Libya's new rulers have struggled to stamp their authority on brigades made up of ex-rebels, some of whom believe their legitimacy, forged on the front line, trumps that of the country's elected representatives.
For their part, the former rebels complain of neglect by the authorities, whom they accuse of doing too little to care for wounded veterans and insist that there would be a security vacuum if they disarmed and went home.
"We risked our lives for God and the nation, so it is up to the new authorities to prove themselves worthy of the blood of our revolutionary martyrs and wounded," said veteran fighter Osama al-Daly.
"If not there will be another revolution to reset the course, meet these demands and clean up state institutions," he added.
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Proud former rebels
That warning resonates loudly in the east city of Benghazi, cradle of the revolt that ousted Gaddafi. The Mediterranean port has a long history of opposition to central authorities and a movement calling for autonomy in the east blossomed there this year.
Both Libya's chief of staff and the veterans committee are based in Benghazi – where former fighters man checkpoints, direct traffic, escort visiting officials and guard the port and airport.
Some of the former rebels proudly wear the uniform of newly created security forces.
But many reject the idea of joining the regular army or police forces because they see them as institutions needing to be purged of officers who were once pillars of Gaddafi's oppressive regime.
Benghazi security chief Ibrahim al-Burghati said former rebels "closed the gap after the state's security apparatus collapsed".
"The current crisis is a problem of trust because remnants of the former regime are still part of state security organs," he said.
Regular members of the army and police find themselves powerless in the face of better armed militias and criminal gangs who plundered weapon depots during the war.
They have reason to be cautious.
High-ranking officials have been targeted in a wave of assassinations blamed on extremists who were released from Gaddafi's jails. The bulk of the Libyan jihadists who fought in Afghanistan and Iraq hail from the east.
And experts warn that al-Qaeda-linked groups are gaining influence.
On this year's anniversary of the September 11 2001 terrorist attack on the United States, militants laid siege to the US consulate in Benghazi. They killed four Americans, including ambassador Chris Stevens, who had backed the Libyan uprising.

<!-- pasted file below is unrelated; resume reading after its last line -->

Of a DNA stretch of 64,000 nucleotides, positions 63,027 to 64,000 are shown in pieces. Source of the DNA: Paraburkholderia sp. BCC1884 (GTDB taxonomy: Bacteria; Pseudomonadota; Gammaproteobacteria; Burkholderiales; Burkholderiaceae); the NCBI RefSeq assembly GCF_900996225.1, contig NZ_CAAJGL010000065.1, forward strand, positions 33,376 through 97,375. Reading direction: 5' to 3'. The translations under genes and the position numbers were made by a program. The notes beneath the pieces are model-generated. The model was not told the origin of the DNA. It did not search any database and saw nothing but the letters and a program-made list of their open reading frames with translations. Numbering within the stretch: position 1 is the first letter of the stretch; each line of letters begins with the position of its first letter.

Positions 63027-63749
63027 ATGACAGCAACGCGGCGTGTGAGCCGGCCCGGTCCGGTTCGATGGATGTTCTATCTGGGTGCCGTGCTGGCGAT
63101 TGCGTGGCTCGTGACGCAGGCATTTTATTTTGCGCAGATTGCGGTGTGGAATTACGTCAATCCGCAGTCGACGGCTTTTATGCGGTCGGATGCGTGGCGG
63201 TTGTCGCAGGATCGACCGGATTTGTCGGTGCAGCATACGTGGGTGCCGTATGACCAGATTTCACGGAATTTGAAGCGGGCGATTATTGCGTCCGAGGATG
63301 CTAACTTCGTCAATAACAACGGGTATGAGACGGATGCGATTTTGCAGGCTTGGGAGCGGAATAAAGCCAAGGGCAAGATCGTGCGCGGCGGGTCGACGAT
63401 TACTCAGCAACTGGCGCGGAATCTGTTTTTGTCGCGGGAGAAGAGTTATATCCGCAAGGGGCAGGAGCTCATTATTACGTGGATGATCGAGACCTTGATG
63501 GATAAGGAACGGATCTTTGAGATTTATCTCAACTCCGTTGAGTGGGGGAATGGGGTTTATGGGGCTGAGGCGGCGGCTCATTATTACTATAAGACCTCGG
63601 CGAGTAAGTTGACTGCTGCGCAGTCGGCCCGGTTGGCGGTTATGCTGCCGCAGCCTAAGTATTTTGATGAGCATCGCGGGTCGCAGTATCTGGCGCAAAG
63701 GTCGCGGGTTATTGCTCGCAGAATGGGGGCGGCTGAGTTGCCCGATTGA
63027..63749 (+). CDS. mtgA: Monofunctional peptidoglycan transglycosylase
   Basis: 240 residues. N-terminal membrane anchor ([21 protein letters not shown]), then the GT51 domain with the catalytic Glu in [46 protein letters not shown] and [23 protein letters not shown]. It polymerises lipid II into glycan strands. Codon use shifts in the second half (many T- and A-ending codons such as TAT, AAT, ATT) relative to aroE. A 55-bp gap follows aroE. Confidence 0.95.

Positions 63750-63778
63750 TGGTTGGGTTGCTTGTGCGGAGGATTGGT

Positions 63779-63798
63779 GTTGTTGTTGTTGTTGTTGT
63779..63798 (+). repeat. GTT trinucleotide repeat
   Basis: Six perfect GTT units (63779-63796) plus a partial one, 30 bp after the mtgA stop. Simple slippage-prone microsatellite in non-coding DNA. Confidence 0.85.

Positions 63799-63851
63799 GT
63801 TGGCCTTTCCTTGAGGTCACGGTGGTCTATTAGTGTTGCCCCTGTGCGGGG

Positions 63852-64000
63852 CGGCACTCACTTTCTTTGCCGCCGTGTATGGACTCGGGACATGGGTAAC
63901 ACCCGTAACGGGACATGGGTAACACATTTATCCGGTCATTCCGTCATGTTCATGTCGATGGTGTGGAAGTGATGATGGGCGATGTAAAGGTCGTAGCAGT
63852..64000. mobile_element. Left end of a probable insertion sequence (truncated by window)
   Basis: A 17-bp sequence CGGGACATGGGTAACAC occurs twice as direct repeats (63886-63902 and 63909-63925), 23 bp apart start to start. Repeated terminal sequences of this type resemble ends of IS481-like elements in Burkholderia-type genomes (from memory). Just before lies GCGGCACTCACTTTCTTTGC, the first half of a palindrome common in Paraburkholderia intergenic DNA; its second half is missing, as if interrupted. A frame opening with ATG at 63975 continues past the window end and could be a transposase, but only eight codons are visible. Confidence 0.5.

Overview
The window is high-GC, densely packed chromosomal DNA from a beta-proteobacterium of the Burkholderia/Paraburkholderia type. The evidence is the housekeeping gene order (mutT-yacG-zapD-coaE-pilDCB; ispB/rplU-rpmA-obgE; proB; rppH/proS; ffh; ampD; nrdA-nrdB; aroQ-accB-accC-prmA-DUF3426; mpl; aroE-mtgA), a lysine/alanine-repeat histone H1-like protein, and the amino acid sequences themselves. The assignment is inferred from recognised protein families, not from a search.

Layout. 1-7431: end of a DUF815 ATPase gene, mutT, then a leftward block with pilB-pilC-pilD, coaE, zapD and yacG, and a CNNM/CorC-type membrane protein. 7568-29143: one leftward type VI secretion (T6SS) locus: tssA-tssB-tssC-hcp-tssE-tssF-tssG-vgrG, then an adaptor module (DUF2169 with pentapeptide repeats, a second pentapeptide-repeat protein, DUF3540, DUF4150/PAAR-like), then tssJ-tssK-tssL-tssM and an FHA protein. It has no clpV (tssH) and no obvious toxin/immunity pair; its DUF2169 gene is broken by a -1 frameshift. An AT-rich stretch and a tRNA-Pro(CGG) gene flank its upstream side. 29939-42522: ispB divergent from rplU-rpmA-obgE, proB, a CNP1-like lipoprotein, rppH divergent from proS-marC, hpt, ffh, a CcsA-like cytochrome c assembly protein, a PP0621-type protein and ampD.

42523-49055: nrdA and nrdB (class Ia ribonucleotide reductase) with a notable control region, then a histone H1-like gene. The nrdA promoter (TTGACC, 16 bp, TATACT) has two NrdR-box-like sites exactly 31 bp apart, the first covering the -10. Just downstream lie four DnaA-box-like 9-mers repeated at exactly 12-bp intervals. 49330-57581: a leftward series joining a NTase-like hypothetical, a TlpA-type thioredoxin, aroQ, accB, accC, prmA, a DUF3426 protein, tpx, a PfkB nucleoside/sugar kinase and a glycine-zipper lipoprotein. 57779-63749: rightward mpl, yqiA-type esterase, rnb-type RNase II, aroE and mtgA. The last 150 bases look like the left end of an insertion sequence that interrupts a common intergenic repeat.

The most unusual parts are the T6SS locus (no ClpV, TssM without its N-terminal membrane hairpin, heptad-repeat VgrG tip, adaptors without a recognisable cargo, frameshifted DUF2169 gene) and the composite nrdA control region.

Residents reacted by staging mass rallies against armed groups and in favour of forming a new professional army and police force.
They focused their wrath on hardline militant groups.
Blending the old with the new
Since the war, a weak central government has had no choice but to rely on a patchwork of militias, including shadowy extremist brigades, to secure the country and its borders.
Many ex-rebel brigades were absorbed into military units such as Libya Shield, which has become the nascent army's striking force. Former fighters have also joined the Supreme Security Committee, a parallel police force.
But the blending of old and new forces is not going smoothly.
Security committee spokesperson Abdelmenam al-Hurr blamed the escape of 120 common prisoners from a jail in Tripoli on Monday on the handover to the judiciary police of the facility, which had been supervised by former rebels.
"Regular security forces are responsible for this catastrophe," he said.
In recent months, the authorities have retaken control of several prisons, including Tripoli's Al-Jadaida facility, previously in the hands of ex-combatants.
Meanwhile, rights groups have regularly denounced torture and arbitrary detentions by militias, as well as the violation of the rights of leaders from the previous regime who are being held in prisons controlled by ex-rebels.
Thousands are still awaiting trial in such detention centres.
On Wednesday, Human Rights Watch decried the authorities' failure to bring into account former rebels who participated in dozens of extra-judicial executions in Gaddafi's hometown of Sirte, where he was captured and killed on October 20 2011.
The watchdog questioned the assertion by Libyan authorities that Gaddafi and his son Motassim were killed in crossfire and not after rebels captured them in the dictator's hometown.
In the end, said Peter Bouckaert, emergencies director at Human Rights Watch: "One of Libya's greatest challenges is to bring its well-armed militias under control and end their abuses." – AFP